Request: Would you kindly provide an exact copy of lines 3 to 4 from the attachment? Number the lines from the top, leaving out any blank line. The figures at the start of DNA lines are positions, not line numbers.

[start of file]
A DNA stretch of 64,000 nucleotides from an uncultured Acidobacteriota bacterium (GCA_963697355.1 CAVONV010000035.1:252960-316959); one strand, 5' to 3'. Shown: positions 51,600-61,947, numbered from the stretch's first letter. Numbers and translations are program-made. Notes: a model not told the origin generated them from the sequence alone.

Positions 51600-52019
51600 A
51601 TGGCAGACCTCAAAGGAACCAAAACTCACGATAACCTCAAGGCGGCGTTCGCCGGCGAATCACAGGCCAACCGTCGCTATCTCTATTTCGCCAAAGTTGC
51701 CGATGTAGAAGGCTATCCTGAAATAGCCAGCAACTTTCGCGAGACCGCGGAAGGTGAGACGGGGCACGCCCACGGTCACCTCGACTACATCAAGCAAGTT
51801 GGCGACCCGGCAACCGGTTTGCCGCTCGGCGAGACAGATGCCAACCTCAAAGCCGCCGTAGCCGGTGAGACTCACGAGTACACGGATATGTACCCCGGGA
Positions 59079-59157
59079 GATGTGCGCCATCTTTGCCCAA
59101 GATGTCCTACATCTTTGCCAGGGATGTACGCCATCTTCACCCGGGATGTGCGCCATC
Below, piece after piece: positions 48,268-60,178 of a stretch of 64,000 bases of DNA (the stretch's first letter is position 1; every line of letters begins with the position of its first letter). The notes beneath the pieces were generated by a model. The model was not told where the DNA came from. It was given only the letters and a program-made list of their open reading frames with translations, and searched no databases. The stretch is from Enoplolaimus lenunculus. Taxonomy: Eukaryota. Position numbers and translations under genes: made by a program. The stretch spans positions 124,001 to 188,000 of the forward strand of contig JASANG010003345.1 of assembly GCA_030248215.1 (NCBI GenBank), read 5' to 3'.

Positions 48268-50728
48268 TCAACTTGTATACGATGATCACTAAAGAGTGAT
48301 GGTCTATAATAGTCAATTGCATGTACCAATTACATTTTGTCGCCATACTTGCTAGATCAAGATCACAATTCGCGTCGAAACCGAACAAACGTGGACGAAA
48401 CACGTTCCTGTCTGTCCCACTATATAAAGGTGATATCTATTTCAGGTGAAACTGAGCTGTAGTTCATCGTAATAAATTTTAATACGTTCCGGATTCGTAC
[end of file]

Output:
51600 A
51601 TGGCAGACCTCAAAGGAACCAAAACTCACGATAACCTCAAGGCGGCGTTCGCCGGCGAATCACAGGCCAACCGTCGCTATCTCTATTTCGCCAAAGTTGC